BY BARBARA MARSHALL – PALM BEACH POST STAFF WRITER
By 4:30 a.m. each weekday morning, Dave McBride records a high school sports report for radio listeners in Poughkeepsie, N.Y., from his condo overlooking a Boynton Beach golf course.
“In the mid-Hudson Athletic League’s soccer division three title, Webutuck came back to beat Ellenville, 3 to 2.”
A few minutes later, he’s the morning drive newsman in Ashtabula, Ohio.
“Several fire companies were battling the blaze at Jekyll’s Kitchen in Chagrin Falls.”
At 6:50 a.m., the sun has just hit the tops of the palm trees outside when he broadcasts hometown updates to coal country in Pennington Gap, Va., and Albertville, Ala., “the fire hydrant capital of the world.”
By the time the former Chicago radio news personality finishes his shift around 8 a.m., he has pronounced, “You’re up to date with Dave McBride” at eight small stations in small towns arcing across the eastern half of the country from the Hudson Valley to the Deep South.
His recorded broadcasts originate from a neatly organized wooden desk in his spare bedroom, where a microphone hangs above his computer and CNN beams from a muted TV.
“I call it Radio Boynton,” he says.
McBride, 64, is one of more than 25 radio reporters and anchors for Virtual News Center, a six-year-old company that supplies about 150 mostly independently owned stations in 100 small markets with something most can’t afford: big market talent.
Most of the anchors work from their homes, which could be a thousand miles away from their listeners.
“The idea is to save money for radio stations because they don’t have to have someone in-house to gather news reports. It’s a way for smaller markets to have major market talent like Dave McBride, they wouldn’t otherwise be able to afford,” says Jen Austin, VNC’s executive vice president of content.
Austin manages the company’s far-flung talent from her house outside Dallas, where she also records 10 newscasts a day from her home broadcast studio.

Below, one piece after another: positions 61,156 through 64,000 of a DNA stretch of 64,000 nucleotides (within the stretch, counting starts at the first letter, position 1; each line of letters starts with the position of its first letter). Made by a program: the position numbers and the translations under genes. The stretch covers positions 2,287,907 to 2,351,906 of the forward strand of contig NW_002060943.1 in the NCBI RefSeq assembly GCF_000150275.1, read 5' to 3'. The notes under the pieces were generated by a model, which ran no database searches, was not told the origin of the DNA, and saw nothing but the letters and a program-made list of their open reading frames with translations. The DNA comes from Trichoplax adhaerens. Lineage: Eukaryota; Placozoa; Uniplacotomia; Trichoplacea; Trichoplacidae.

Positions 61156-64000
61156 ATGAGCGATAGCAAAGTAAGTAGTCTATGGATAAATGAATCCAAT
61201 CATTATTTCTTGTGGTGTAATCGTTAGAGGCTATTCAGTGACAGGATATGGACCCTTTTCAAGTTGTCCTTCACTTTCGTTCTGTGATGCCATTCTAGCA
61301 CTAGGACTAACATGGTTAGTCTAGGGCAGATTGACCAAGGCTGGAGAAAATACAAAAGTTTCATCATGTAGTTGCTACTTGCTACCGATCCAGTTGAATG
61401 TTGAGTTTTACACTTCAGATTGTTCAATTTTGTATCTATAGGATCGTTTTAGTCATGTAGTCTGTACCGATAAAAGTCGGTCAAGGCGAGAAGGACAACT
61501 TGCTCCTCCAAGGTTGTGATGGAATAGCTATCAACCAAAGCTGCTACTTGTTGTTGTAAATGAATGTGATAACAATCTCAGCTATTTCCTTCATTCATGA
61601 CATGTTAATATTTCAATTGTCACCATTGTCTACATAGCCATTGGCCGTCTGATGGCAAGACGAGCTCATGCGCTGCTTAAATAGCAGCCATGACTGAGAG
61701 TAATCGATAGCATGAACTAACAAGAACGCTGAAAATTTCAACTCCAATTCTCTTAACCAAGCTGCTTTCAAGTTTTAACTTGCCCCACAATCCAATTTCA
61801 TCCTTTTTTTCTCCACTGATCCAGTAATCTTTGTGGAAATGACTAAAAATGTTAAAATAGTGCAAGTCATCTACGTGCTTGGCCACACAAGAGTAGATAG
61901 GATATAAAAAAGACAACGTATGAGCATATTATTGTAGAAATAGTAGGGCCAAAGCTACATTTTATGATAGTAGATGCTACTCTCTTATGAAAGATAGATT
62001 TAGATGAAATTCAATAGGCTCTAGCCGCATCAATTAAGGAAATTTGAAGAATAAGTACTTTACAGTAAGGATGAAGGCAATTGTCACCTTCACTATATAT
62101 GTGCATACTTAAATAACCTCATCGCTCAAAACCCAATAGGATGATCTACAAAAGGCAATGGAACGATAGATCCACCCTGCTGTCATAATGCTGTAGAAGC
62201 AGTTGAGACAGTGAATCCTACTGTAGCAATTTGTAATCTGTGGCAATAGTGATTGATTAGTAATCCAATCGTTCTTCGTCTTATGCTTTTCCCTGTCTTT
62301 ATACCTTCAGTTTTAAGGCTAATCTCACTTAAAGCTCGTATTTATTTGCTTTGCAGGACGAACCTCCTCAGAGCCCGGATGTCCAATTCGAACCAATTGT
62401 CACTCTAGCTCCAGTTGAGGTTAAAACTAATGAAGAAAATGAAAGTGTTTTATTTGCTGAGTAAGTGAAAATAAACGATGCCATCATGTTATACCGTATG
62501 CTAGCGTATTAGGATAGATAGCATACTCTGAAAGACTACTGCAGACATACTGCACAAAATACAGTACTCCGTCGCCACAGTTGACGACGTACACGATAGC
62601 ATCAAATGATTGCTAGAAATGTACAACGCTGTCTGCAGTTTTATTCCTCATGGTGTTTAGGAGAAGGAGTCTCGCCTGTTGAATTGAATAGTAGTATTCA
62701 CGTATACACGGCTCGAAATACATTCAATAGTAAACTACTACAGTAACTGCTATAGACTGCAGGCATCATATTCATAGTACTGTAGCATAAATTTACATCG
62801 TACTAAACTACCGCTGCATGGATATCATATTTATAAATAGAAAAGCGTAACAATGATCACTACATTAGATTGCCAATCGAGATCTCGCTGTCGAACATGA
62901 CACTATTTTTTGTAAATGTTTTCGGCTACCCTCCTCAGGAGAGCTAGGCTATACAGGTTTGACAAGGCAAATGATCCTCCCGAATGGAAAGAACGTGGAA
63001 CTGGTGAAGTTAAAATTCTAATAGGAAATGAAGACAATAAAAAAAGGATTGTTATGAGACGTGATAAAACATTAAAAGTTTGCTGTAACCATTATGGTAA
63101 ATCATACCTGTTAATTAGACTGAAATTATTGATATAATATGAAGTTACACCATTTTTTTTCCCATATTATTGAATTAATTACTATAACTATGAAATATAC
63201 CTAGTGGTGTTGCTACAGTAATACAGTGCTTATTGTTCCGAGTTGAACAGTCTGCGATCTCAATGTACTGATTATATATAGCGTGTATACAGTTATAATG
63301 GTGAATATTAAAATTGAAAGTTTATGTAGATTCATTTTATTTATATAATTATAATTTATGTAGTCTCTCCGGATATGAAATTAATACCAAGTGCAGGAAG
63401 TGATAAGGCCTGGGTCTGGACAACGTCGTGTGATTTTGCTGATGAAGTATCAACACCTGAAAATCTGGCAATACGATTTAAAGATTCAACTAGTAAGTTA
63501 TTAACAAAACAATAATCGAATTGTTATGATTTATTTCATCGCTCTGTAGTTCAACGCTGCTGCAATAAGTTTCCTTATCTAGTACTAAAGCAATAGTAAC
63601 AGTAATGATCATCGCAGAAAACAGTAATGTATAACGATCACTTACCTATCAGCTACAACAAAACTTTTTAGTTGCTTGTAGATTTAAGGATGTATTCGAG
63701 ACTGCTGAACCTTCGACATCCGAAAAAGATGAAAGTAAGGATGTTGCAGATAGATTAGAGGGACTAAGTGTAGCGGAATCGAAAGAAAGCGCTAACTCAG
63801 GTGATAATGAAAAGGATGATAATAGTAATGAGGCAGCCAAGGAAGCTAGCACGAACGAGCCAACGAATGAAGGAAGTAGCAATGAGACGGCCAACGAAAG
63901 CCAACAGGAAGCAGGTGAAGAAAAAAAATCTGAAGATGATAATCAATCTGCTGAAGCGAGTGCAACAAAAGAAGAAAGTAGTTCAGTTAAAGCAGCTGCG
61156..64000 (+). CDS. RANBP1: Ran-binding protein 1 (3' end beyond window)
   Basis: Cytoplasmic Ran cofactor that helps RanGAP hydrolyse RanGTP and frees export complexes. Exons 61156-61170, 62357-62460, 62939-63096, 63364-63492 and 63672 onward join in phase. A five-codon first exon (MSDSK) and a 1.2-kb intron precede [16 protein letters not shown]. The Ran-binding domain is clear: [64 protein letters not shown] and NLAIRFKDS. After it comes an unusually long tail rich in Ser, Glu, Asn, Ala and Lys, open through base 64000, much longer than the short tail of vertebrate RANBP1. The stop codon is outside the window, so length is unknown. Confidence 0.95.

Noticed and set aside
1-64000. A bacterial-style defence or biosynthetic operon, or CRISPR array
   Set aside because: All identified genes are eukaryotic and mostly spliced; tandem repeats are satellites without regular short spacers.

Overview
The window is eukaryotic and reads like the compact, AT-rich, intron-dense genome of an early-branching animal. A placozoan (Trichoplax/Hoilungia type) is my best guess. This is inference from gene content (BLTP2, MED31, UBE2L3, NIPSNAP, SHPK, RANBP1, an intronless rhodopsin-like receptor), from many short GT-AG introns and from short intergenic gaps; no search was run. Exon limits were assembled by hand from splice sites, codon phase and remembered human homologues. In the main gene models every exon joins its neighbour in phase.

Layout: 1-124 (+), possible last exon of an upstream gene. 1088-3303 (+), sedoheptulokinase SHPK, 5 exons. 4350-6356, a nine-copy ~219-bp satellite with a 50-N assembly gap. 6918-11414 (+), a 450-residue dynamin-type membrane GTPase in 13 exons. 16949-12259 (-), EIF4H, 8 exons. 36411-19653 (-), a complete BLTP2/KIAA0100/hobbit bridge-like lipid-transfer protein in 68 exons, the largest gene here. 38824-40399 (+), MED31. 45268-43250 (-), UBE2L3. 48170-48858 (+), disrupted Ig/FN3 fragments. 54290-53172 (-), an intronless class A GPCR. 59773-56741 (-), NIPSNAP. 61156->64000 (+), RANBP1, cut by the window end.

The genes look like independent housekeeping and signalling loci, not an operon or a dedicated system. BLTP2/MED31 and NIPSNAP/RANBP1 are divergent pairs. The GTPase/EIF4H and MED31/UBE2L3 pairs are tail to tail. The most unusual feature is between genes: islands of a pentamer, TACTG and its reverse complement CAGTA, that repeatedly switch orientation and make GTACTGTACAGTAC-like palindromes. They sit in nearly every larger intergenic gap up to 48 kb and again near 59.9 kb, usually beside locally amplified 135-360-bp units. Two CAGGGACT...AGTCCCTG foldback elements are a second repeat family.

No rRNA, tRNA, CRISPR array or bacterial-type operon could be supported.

“Even though I get up at 2:45, the schedule still allows me to be at home to raise my three kids,” she says.
In the pre-dawn darkness of a Wednesday morning at Radio Boynton, McBride, whose real name is Dave Pollock, searches for breaking news of the rural towns outside of Cleveland.
He combs local newspaper and television station websites, along with city meeting agendas.
He knows the names of the local high school sports stars and regularly calls city clerks for information on local issues.
He tries to inject some good news into the daily recitation of crime and mayhem.
When a teen from Powell Valley in Virginia’s coal country receives a full scholarship to the University of Virginia or two high school students in Albertville, Ala., get a scholarship to the local community college to study air conditioning repair, McBride slips it into his broadcasts.
VNC tries to make listeners feel as if the newscaster is coming to them from down the street or the next town over, until the inevitable mispronouncement.
“I found out that the ‘l’ is silent in DeKalb County, Alabama,” he said. “New Prague in Minnesota is pronounced New Prayg. You only make the mistake once, because the listeners let you know.”
He started his career at small stations in Ohio in the early 1970s. Ted Kennedy was his first interview.
McBride went on to spend 21 years in major market radio in Chicago at WCKG and WKQX.
“I was everybody’s witty news sidekick,” he said.
He’s won several national and regional awards for his writing. His humorous spoken word essays were once nominated for a Grammy award.
“A talent to amuse and do news,” read his business cards.
But the changing media landscape and the desire for “a February weather upgrade” led him and his wife, Anita, to Florida 10 years ago, where he worked for a variety of stations, including WJNA-AM, where he did news and humor for the Mo & Sally Show, now on KOOL 105.5.
“He always finds the quirky little things about a story that make it interesting,” said show co-host Sally Sevareid.
After stints at a variety of stations in South Florida and one in the Florida Panhandle, McBride joined VNC four months ago.
“Some people might think of us as carpetbaggers, but I really care about what’s going on in these small towns. They’re a lot like Canfield, Ohio, where I grew up,” said McBride.
He calls himself “a nomadic newsman wandering the land across the broadband superhighway.”
But when his day is over is cold and gray Cleveland, the sun is usually shining in Boynton Beach.